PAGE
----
At a structural level, the CRRF Secretariats which so far have been established in Uganda and Tanzania, and likely soon in Ethiopia, include representation from both national and international NGOs.

At global level, the NGO-IFRC-UNHCR Reference Group was formed in March 2017 with broad membership of regional networks as well as IFRC.  (African NGO Platform, Asia-Pacific PRRN, European ECRE, GAR, ICVA, InterAction, MENA CSND, ReDSS). The inputs, questions and feedback from the respective NGO members of these networks are shared with the group for discussion and follow-up. During the second meeting in May, the networks briefed on their activities around the CRRF and the Global Compact for Refugees, which form important contributions to our review of the concrete application of CRRF, the potential needs for its refinement and the added value it brings to the lives of refugees and the host communities.

We also had direct engagement at the regional level, both within the CRRF roll-out countries and more broadly, as demonstrated for example by the regional CRRF group for East African countries set-up by ReDSS, roundtable discussions organized by ECRE in Europe, and similar plans for APRRN for the Asia region. NGOs have contributed their capacity and expertise in various ways, such as the deployment of a roving consultant for Tanzania and Uganda by Plan International, and the position papers and guidance documents by ICVA and IRC. This broad range of participation by civil society, whether through programming adjustments, coalition building, policy dialogue, advocacy efforts or other channels is critical. We look forward to continuing and further strengthening our close collaboration along these tracks. 

Let me express a few concluding thoughts on the way ahead. The High Commissioner is expected to include a proposed global compact on refugees in his annual report to the United Nations General Assembly in November 2018. Lead-up activities towards the global compact on refugees consist of three elements: the practical application of the CRRF, a series of informal thematic consultations held between July-November 2017 in Geneva, EXCOM and the HC dialogue as well as stocktaking of lessons learnt and good practices. Consultations with states on the development of the GCR will begin in February 2018.  NGOs will play an important role in these events and consultations.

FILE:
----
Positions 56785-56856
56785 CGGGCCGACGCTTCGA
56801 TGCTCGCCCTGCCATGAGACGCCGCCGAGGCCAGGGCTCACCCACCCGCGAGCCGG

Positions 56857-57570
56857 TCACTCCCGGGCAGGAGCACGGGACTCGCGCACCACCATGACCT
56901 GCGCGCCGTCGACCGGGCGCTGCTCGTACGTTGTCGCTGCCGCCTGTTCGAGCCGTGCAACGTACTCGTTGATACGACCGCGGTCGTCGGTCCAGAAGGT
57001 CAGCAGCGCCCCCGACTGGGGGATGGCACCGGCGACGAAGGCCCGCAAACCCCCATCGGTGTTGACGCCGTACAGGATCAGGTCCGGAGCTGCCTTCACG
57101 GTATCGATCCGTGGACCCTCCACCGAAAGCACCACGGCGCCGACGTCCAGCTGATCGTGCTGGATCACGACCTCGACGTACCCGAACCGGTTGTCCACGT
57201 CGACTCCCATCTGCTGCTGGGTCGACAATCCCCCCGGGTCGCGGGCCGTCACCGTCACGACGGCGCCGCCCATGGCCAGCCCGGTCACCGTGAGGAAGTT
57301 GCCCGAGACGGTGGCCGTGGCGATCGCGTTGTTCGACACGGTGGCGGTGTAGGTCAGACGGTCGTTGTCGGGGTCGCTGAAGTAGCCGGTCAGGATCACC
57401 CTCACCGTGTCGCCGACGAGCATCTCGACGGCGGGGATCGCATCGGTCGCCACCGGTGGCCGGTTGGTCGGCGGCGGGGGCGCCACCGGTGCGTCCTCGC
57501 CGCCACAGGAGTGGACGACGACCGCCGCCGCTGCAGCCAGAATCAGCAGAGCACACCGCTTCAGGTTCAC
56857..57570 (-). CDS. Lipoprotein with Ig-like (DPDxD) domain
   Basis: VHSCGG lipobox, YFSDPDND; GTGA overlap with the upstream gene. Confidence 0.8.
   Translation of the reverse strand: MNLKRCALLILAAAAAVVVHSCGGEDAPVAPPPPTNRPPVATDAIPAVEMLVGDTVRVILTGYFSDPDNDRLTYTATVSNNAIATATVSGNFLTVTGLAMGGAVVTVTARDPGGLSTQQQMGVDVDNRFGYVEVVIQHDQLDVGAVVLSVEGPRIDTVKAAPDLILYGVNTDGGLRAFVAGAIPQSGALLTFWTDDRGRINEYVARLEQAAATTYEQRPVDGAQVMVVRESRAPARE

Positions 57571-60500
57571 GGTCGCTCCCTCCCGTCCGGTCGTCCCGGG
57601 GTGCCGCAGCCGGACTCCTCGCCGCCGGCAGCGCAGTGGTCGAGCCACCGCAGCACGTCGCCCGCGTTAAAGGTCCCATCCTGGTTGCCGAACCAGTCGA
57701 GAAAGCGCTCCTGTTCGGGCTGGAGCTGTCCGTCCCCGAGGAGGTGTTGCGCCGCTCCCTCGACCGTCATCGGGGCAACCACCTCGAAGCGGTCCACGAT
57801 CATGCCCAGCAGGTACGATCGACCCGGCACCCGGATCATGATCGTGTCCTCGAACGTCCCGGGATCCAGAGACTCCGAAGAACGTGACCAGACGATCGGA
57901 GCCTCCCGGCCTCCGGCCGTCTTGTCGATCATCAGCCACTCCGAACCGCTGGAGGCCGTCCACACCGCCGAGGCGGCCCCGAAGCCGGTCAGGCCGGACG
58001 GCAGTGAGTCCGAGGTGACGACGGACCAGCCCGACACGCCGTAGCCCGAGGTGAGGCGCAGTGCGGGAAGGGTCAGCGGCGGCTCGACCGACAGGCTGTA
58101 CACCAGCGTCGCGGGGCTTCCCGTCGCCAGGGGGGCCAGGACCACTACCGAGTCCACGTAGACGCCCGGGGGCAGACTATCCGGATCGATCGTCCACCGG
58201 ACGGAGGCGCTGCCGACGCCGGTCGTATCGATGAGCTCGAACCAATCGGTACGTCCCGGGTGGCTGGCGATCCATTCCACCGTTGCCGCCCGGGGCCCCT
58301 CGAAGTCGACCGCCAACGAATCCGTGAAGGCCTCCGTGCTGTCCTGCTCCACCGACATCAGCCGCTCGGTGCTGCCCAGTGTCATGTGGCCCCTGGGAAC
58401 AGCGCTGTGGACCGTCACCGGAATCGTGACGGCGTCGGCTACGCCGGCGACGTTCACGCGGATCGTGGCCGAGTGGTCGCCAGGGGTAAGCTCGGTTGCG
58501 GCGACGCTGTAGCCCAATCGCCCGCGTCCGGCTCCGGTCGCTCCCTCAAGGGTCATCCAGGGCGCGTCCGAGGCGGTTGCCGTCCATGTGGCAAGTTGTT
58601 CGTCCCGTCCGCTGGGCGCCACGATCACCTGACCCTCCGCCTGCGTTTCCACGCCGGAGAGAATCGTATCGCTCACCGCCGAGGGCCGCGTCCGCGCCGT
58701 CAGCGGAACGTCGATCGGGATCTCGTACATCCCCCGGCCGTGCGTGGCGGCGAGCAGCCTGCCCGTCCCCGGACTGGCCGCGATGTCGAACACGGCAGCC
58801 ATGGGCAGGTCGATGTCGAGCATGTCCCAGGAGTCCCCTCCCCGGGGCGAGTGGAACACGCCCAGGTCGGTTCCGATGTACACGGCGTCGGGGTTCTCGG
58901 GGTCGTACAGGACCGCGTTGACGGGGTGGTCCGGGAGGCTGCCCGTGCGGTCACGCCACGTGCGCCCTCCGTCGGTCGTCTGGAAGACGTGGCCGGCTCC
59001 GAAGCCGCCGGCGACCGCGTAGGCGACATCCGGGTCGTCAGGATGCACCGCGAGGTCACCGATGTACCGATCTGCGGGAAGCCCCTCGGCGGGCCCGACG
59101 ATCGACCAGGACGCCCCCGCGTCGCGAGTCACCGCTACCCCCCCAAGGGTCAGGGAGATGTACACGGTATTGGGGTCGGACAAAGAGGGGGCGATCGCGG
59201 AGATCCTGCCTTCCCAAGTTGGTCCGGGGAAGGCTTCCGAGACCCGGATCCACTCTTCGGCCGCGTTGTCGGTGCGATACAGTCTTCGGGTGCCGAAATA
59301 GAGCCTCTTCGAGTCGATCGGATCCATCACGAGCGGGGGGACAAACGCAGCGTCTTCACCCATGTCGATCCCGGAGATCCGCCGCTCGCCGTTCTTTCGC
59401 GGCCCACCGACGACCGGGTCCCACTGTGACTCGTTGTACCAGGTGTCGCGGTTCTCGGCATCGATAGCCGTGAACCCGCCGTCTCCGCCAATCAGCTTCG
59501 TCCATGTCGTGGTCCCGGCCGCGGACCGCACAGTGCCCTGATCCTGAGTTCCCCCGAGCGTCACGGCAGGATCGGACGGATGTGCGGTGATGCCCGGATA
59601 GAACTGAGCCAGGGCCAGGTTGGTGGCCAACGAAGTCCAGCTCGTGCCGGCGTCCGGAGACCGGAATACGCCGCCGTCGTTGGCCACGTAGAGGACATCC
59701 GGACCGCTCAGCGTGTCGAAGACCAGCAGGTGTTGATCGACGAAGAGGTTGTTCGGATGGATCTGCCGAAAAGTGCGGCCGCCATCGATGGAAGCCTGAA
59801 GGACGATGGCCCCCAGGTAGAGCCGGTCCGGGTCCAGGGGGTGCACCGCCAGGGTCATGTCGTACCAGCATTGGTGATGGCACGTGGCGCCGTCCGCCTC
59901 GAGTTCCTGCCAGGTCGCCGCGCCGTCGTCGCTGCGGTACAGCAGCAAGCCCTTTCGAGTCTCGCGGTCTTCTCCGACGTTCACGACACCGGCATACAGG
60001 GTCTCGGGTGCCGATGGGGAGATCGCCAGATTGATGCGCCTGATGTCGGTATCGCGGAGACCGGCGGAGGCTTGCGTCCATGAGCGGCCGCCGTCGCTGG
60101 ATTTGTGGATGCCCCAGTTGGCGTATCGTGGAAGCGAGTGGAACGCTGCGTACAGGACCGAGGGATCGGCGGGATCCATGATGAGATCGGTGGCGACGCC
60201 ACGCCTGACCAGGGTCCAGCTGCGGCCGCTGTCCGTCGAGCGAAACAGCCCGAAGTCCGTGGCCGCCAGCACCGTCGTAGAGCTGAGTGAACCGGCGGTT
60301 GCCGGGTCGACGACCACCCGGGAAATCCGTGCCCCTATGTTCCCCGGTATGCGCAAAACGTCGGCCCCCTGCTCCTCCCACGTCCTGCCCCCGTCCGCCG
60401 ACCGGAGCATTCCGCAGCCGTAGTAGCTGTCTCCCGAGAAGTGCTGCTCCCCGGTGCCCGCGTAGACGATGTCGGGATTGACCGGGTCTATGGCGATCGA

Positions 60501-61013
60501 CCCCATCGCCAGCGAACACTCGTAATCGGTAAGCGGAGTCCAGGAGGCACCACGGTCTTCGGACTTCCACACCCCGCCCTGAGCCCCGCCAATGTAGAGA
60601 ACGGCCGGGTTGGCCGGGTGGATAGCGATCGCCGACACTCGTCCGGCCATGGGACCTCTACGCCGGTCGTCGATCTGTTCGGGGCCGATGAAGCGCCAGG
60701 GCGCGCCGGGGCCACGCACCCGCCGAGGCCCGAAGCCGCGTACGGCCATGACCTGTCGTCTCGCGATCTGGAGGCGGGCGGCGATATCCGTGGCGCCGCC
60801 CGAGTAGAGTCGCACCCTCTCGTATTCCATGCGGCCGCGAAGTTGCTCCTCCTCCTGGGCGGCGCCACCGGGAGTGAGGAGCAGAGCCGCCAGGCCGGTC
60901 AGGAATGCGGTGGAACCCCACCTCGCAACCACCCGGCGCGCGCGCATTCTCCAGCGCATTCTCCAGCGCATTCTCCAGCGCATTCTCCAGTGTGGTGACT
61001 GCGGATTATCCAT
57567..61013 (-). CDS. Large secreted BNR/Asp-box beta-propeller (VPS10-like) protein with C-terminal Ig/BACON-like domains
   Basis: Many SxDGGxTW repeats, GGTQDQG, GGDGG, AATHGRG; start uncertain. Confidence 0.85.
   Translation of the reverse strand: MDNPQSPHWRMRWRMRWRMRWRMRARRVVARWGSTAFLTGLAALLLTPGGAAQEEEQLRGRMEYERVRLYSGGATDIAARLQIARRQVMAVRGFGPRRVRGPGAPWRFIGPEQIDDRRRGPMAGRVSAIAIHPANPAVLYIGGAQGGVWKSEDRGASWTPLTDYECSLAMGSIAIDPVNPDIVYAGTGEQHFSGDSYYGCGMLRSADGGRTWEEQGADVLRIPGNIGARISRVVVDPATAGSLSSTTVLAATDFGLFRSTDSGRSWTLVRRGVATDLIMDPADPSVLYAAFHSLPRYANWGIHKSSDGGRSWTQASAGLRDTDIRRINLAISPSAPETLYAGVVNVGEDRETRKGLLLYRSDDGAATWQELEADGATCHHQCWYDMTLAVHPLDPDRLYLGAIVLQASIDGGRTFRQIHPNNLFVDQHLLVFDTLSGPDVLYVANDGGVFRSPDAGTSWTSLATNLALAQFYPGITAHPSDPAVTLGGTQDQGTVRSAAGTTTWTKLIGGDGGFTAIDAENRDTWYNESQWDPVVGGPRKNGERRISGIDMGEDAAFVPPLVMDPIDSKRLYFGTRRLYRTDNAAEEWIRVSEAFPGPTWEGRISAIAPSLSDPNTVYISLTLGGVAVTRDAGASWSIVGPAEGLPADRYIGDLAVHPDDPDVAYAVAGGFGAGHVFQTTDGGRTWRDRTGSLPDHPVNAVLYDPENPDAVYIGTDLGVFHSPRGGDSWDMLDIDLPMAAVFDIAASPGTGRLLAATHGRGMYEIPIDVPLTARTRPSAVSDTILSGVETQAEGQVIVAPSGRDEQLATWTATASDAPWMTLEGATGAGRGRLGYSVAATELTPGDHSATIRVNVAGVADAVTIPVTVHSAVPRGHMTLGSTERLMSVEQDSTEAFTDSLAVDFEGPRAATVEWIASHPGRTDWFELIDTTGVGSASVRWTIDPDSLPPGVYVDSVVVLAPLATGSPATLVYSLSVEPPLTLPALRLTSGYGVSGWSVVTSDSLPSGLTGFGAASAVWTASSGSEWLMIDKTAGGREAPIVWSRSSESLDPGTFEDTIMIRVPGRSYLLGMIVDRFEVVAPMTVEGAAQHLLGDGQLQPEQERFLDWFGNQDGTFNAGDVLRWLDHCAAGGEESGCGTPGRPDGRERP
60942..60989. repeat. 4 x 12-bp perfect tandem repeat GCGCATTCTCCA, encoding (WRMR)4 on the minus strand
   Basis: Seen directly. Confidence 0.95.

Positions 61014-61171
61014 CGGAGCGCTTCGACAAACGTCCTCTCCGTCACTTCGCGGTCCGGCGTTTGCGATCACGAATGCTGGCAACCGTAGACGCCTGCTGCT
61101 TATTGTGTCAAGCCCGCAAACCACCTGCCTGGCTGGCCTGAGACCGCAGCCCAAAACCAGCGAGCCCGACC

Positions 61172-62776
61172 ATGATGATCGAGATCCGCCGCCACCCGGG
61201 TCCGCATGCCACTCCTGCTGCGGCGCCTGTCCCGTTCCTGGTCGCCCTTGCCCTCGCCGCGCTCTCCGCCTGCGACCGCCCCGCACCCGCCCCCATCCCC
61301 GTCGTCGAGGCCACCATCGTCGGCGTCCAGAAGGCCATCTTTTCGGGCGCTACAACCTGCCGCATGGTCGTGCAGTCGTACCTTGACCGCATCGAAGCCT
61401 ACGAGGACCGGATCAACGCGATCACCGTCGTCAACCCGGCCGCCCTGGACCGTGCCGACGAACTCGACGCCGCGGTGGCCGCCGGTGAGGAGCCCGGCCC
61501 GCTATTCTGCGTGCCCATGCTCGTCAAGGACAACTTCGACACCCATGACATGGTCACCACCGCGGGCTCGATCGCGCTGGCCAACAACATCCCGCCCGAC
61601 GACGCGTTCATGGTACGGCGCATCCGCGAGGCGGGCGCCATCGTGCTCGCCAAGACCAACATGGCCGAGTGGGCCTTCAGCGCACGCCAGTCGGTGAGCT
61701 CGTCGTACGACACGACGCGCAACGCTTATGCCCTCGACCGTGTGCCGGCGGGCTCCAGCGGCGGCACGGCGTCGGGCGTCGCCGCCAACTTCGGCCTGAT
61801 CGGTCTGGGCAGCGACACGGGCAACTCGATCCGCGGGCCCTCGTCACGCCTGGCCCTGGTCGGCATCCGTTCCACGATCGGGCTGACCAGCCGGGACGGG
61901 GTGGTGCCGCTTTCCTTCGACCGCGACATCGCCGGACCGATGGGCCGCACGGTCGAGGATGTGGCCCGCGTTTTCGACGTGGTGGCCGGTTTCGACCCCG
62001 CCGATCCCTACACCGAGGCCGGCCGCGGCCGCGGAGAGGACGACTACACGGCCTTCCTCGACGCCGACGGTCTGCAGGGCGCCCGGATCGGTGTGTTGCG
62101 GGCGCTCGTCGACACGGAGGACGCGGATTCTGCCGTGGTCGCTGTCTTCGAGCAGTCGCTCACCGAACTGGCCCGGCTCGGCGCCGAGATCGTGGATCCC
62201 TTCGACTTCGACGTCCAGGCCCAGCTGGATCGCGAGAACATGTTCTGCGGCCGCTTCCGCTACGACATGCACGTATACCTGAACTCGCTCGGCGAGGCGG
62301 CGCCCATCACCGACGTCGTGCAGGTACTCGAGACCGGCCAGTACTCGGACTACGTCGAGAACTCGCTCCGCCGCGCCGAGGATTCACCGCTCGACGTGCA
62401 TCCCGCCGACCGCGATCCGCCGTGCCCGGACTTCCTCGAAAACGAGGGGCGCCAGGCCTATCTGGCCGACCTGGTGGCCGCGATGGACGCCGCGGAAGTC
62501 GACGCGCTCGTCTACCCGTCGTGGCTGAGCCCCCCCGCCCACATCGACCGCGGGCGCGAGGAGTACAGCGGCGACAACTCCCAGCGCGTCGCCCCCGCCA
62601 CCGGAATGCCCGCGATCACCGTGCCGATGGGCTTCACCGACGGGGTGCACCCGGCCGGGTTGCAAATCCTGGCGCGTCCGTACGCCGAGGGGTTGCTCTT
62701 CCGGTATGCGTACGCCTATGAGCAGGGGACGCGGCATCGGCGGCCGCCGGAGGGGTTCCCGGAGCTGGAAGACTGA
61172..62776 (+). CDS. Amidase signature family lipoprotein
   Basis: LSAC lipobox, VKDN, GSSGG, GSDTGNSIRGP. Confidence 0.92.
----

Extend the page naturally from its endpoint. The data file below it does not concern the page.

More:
A close collaboration between civil society and UNHCR is crucial not only in the practical application of the CRRF, but also in the identification and analysis of good practices and lessons learnt, and in sharing these observations through continued exchange of views and ideas. In this regard, I would like to raise a few questions for our common reflection:

  1. How can we further strengthen collaboration between civil society and private sector on refugee response, building on good practices for instance from Jordan and Uganda, but identifying more systematic and scalable approaches?
  2. How can we further live up to the commitments we collectively made at the Grand Bargain on the reinforcement of local civil society actors?
  3. How can we reinforce our joint call for additional support to ensure predictable and sustainable responses for refugee and host communities, notably by mobilizing additional development engagement? This could include building on the good initial steps on development financing with DEVCO, JICA, BMZ, but also exploring your operational development responses that may remain untapped for refugees.
  4. And finally, how can we reach out to powerful civil society voices at national level, with a strong voice towards government and other stakeholder but whose engagement remains presently outside the refugee sphere?

Above all, everything we are doing is for refugees.  Therefore I am looking forward to our discussions on how refugees and host communities can be central in shaping what a comprehensive response means in practice.   I look forward to inspiring discussions during the coming days.  Thank you.